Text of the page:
She was intrigued by his mysterious past – a past that included time spent as a hitman for the CIA. But then, his stories began to unravel, revealing a lifetime of lies.
Even his name was a fraud. Steve Marcum was really Eric Wright.
But when Kathi was finally forced to confront the truth about the man she loved, she began a frightening journey, digging into his dark past. Correspondent Susan Spencer reports.
Kathi first met Marcum back in 1980 at a Denver restaurant where they both worked. Soon, they were a couple and went everywhere together
Though only a busboy, Marcum always had a lot of money. He bought Kathi a Porsche and told her that he had come into a big inheritance when his father died.
"I fell in love with a man that was so giving," says Kathi. "And fun and spontaneous."
First, Marcum told her that part of his inheritance included unrefined gold bars that he kept in the toilet tank. "The one thing that's left when a house burns down is that nice porcelain toilet that doesn't burn," he said. "So if the house burns down, I know where my gold will be."
He also told her he had worked as a hitman for the CIA. But he claimed that his days of espionage and aliases were over now -- and that he was now hiding from the CIA.
He then told Kathi that before coming to Denver, he served time in a California prison for murder. He said he was defending a woman who had been attacked by someone in a bar.
Kathy believed his stories, and admits that she found his tales exotic and romantic: "He said because of his life, he'd never been married. He'd never had children … he had obtained tons of different IDs and aliases because of the work he had done."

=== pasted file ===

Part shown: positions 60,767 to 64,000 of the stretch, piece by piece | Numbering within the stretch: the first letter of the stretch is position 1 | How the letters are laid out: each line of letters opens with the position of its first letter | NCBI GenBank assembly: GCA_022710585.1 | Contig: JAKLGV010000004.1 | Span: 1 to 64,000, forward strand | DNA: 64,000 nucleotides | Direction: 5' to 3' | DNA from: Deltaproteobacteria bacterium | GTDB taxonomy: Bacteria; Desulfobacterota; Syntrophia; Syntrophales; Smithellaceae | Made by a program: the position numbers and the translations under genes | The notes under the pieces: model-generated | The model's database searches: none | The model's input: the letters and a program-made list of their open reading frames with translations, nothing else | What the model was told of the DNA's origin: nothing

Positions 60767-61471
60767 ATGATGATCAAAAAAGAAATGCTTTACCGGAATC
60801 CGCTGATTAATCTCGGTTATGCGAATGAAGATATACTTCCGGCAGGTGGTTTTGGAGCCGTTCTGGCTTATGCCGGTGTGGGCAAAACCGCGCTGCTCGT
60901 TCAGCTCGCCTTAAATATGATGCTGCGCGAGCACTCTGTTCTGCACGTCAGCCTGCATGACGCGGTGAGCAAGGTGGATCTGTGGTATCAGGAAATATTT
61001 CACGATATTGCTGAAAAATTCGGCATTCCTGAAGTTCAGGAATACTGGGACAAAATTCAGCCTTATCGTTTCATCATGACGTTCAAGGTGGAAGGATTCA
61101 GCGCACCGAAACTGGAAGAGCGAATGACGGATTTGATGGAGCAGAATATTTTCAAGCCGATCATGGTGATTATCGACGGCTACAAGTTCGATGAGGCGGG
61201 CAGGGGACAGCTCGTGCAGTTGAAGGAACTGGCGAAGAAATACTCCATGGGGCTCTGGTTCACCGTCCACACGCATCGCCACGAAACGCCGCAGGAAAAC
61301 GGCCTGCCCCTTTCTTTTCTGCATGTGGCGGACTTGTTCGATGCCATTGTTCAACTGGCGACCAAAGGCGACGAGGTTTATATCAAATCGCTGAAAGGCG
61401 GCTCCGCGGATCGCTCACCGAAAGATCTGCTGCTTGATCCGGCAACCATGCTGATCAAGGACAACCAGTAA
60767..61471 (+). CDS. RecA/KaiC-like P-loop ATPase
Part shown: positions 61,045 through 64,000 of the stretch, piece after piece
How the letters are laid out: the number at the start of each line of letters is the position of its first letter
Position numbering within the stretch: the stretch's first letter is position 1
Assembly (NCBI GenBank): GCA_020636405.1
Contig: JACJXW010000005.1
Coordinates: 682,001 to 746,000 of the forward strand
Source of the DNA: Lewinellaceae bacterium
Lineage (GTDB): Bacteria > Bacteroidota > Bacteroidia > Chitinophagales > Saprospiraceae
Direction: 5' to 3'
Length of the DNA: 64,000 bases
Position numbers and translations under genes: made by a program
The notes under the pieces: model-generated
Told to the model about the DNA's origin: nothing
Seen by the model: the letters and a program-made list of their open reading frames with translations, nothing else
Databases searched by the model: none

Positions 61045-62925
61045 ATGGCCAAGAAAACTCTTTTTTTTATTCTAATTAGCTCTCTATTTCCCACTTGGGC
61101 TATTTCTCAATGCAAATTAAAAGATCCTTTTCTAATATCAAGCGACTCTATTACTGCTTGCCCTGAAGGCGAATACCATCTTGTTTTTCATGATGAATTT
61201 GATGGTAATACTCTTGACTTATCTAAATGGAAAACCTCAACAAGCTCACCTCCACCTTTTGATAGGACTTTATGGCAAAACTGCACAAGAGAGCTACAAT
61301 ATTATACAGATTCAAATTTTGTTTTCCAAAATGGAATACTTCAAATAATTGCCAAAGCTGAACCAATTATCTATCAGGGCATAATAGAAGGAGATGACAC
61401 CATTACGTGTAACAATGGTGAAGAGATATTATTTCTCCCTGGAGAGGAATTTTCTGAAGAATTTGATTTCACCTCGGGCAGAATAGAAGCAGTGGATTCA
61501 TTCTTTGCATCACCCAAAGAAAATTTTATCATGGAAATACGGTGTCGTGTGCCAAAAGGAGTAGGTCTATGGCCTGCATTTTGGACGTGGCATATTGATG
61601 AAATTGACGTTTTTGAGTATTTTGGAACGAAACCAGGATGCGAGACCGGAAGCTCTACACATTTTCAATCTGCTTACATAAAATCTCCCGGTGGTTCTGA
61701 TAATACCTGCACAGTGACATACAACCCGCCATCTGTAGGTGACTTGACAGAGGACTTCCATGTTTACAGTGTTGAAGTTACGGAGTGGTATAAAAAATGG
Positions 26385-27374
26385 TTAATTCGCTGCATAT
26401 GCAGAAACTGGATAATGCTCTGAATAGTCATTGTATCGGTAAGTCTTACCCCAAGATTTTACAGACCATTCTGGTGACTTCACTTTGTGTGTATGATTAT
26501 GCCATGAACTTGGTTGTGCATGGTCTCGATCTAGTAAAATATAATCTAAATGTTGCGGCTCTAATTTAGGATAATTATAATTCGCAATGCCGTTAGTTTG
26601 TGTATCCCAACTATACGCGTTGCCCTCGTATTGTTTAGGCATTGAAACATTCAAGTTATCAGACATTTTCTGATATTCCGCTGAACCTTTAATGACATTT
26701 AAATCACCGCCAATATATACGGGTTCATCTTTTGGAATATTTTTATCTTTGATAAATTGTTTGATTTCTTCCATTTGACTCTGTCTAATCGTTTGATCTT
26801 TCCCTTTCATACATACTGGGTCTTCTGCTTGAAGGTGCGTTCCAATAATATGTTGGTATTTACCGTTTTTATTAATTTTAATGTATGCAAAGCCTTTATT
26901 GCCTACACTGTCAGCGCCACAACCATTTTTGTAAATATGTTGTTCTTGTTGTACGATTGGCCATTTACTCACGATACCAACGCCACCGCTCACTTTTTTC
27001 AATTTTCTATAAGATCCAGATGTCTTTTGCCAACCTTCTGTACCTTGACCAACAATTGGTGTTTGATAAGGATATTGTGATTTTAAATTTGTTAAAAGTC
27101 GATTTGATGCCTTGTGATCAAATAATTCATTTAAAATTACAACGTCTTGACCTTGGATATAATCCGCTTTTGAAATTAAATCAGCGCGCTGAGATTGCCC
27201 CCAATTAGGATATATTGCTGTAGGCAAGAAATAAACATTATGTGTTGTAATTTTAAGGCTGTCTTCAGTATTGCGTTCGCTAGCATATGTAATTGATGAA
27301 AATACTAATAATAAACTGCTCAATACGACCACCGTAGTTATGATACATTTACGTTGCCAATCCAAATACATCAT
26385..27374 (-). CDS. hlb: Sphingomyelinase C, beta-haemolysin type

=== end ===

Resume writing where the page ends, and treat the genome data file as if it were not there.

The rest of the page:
In 1981, the couple decided to get married. "Love is blind," says Kathi. "I think I was blinder than most, although I didn't want to believe it at the time."
As the months wore on, Marcum's stories became more complicated and contradictory. In one case, Kathi says there was an anonymous call to the house, for someone named "Eric Wright."
Kathi threatened to leave Marcum unless he was able to produce some proof of who he was. Marcum agreed to show her. They got into the car and headed for Fresno, Calif., where he claimed he was born. They ended up in the town of Exeter, in the central valley, Marcum's real hometown.
There, Kathi says Marcum had trouble finding his mother's grave at Exeter's cemetery, where he said she was buried. She said he fell to the ground, sobbing hysterically, yelling, "Those bastards. They took her. They took everything."
Kathi said Marcum's performance at the cemetery was so convincing that, incredibly, she believed that his stories about the CIA, his dead family, and his hitman days were all true. She claims that she even felt guilty about not believing him before: "I felt sorry for him. I felt sorry for ever doubting him."
Marcum, however, had this to say about what happened: "I've told these outrageous lies that frankly amazes me that anyone ever believed … Kathi did, but Kathi likes drama. Keep in mind that Kathi loved the drama of the whole thing."
So what was Marcum hiding from his past?
For one thing, his real name – something that Kathi stumbled across during her visit to his hometown in California. She found several pictures of Marcum in a high school yearbook. The name listed beneath the pictures was Eric Wright.
"The reason he told me he didn't tell me his name was Eric Wright … it was too dangerous for me to know," recalls Kathi.